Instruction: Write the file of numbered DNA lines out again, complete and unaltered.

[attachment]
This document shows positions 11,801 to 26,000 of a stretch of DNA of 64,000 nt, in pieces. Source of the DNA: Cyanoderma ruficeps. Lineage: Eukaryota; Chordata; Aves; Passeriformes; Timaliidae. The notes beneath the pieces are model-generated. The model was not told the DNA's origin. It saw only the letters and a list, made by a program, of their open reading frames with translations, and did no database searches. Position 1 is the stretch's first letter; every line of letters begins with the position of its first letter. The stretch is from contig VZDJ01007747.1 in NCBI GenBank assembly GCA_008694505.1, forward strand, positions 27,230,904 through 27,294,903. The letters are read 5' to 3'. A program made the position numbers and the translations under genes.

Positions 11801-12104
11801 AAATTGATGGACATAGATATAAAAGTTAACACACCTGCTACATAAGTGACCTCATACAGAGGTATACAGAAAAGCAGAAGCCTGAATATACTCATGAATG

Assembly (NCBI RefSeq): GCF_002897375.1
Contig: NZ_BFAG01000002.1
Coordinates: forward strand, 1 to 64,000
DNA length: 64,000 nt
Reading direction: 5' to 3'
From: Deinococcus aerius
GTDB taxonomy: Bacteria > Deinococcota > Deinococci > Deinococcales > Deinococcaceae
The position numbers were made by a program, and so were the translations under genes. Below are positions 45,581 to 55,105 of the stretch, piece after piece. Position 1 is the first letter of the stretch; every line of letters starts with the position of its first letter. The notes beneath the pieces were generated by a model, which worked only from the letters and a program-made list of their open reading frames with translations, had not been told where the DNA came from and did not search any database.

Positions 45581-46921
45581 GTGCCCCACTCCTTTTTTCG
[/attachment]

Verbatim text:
This document shows positions 11,801 to 26,000 of a stretch of DNA of 64,000 nt, in pieces. Source of the DNA: Cyanoderma ruficeps. Lineage: Eukaryota; Chordata; Aves; Passeriformes; Timaliidae. The notes beneath the pieces are model-generated. The model was not told the DNA's origin. It saw only the letters and a list, made by a program, of their open reading frames with translations, and did no database searches. Position 1 is the stretch's first letter; every line of letters begins with the position of its first letter. The stretch is from contig VZDJ01007747.1 in NCBI GenBank assembly GCA_008694505.1, forward strand, positions 27,230,904 through 27,294,903. The letters are read 5' to 3'. A program made the position numbers and the translations under genes.

Positions 11801-12104
11801 AAATTGATGGACATAGATATAAAAGTTAACACACCTGCTACATAAGTGACCTCATACAGAGGTATACAGAAAAGCAGAAGCCTGAATATACTCATGAATG

Assembly (NCBI RefSeq): GCF_002897375.1
Contig: NZ_BFAG01000002.1
Coordinates: forward strand, 1 to 64,000
DNA length: 64,000 nt
Reading direction: 5' to 3'
From: Deinococcus aerius
GTDB taxonomy: Bacteria > Deinococcota > Deinococci > Deinococcales > Deinococcaceae
The position numbers were made by a program, and so were the translations under genes. Below are positions 45,581 to 55,105 of the stretch, piece after piece. Position 1 is the first letter of the stretch; every line of letters starts with the position of its first letter. The notes beneath the pieces were generated by a model, which worked only from the letters and a program-made list of their open reading frames with translations, had not been told where the DNA came from and did not search any database.

Positions 45581-46921
45581 GTGCCCCACTCCTTTTTTCG